Saturday 28 June 2014

Work of Art Redux (3) - Live! CalArts (Coursera)

Here is the third required assignment from the course Live!: A History of Art for Artists, Animators and Gamers by California Institute of the Arts aka CalArts on Coursera (MOOC), which had been ended last month. The course was about 9-weeks long and taught by amazing Jeannene Przyblyski.

For more information about the course, check out:

Required Assignment 3: Work of Art Redux

We’ve done a bit of research and have identified at least thirty artists who created work based on Velazquez’s Las Meninas. See here for a short list.

Choose one of those works, and write a 300-600 word essay that compares that derivative (or iterative) version to Velázquez's original work. For example, you could choose a single work from Picasso's series of paintings on Las Meninas, or any other work from the list above.

In writing the essay, consider the degree in which the second work:

  • shifted away from the original, either formally (visually) or conceptually
  • and expanded your understanding of the original, if at all.

Las Meninas (1957) by Pablo Picasso 

Las Meninas (1957)

painted by Pablo Picasso

Many of the great artists attempted in their own style, on Las Meninas, a master-piece painting by Diego Velázquez. After three centuries later, Picasso, one of the many artists who was inspired by the famous Spanish baroque painter, Velázquez, painted a series of 58 painting on Las Meninas in 1957.

Picasso was experimenting his style and reinterpreting Las Meninas in his way. One of the first painting in the series which he started with, also my subject of an essay, was almost similar in terms of important elements which were seen in the original painting. The major difference which we can see visually is the style, as Picasso transferred it into cubism. Using the original painting as a base, he started reinterpreting the painting and making it as his own original work.

Picasso's version of Las Meninas, makes the focus point to Infanta Margarita and the kneeled maid of honour, who seen serving the drink. He captures the face of Infanta as it was in the original, looking at the window as well as attending to her parents who are in front of her. Telling the same tale but she might be someone from his past, might be her dead sister, who died at the age of 7 and wanted her to be alive with his legacy. As for kneeled maid, she is the most detailed figure in his painting. She might be Jacqueline Roque, who was his last companion whom he married later in 1960's. For the another maid on the other side of Infanta with a deformed face might be also someone from his life as it was Picasso's personal Las Meninas.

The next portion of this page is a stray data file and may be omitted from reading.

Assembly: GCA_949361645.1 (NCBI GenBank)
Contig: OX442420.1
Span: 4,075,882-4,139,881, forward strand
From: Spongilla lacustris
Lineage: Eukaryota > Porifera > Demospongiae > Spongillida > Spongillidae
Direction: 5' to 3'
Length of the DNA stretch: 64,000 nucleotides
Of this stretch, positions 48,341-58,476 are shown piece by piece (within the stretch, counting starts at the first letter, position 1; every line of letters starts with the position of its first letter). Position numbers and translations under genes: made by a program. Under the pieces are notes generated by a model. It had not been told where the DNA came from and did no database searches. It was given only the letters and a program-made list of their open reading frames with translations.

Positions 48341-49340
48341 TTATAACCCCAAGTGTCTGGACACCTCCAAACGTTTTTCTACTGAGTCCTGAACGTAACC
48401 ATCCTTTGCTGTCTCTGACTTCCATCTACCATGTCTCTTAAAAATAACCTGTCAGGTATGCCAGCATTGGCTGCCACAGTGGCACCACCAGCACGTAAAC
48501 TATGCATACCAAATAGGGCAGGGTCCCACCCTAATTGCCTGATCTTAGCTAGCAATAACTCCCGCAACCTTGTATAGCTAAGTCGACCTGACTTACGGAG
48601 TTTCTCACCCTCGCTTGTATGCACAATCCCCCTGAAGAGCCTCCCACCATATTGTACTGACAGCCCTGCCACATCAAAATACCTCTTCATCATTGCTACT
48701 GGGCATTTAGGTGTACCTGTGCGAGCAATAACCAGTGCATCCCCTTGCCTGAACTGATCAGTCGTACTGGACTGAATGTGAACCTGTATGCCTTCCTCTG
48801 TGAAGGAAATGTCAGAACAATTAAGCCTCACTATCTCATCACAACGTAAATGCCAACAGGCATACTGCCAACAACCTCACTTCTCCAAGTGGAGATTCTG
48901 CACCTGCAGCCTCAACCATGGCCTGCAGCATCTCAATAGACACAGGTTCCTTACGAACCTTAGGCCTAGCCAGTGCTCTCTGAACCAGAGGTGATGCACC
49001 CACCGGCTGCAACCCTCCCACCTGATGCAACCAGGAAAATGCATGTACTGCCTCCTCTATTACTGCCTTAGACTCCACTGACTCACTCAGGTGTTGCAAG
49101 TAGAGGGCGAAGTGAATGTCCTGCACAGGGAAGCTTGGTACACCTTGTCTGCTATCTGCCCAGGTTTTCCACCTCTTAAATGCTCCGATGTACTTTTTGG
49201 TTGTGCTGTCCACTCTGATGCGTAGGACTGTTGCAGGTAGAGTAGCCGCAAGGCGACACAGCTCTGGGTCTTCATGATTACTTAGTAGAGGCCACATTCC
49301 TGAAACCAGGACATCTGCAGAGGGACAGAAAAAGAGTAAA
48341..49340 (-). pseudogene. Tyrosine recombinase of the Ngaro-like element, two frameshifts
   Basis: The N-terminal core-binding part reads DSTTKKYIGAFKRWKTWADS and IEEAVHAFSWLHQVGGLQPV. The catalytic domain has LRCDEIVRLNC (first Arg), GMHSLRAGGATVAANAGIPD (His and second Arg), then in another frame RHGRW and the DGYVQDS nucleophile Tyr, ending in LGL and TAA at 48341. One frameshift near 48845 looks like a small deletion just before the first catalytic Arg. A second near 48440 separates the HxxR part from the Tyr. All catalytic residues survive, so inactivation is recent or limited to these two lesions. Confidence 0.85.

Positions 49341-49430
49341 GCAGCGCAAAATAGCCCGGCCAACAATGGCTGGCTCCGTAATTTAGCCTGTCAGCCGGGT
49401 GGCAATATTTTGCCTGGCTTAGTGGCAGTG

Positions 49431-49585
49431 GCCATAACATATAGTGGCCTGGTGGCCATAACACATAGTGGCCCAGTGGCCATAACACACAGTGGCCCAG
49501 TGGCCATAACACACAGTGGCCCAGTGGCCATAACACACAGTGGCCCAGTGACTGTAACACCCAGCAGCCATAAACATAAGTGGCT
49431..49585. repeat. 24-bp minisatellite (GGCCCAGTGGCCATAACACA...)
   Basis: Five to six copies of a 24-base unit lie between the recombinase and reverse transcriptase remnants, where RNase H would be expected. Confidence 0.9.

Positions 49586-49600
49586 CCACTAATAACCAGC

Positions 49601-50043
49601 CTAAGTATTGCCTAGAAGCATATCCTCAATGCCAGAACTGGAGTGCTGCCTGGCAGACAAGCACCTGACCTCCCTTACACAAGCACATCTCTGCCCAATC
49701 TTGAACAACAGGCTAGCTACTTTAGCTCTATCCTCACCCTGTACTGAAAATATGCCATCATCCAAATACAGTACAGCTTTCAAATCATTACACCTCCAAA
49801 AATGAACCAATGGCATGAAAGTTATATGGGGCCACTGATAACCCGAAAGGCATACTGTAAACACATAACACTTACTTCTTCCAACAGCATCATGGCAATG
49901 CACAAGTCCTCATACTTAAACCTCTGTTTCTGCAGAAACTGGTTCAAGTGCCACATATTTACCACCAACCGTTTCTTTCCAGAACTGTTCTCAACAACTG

Picasso seems less interested in other characters as it was seen in the original painting. The dog and the kid has been left as a simple outline and the dwarf figure seems to have a hat on her. The priest and nun has been pushed back towards the window becoming one of his compositional element. As for queen’s chamberlain, the black silhouette in the back, seems to be flipped, which helps us to see major characters well. The mirror which was reflecting the image of King Phillip IV and his queen Mariana seems to be blurry with least details. The only thing which is more visible in that frame is the anchor on King Phillip IV face. That might related to Christianity or maybe he just making the whole regime of King Philip IV described through an anchor.

The last remaining figure, which is of Velázquez himself, painted holding the colour palette, which in Picasso's version he was made as a tallest figure, almost touching the roof showing his dominance in the painting. The Cross of Saint James of the Order of Santiago which is painted on the chest can also been seen in his version. He gave Velázquez two faces, one profile and one facing towards us. It seems to me that Picasso made Velázquez looking himself, as he is pleased with the complexity and enigmatic composition which he has given in his master-piece.

Being as a first painting in his series of Las Meninas, we can see the transformation from Velázquez painting to Picasso cubism painting with the mixture of different elements, which meant in Picasso's life. The influence of Velázquez's Las Meninas on Picasso was from very early on. It was only later in his life that he re-visits it and reinterprets it. Picasso's version of Las Meninas is a kind of homage to the great Spanish master, Diego Velázquez.

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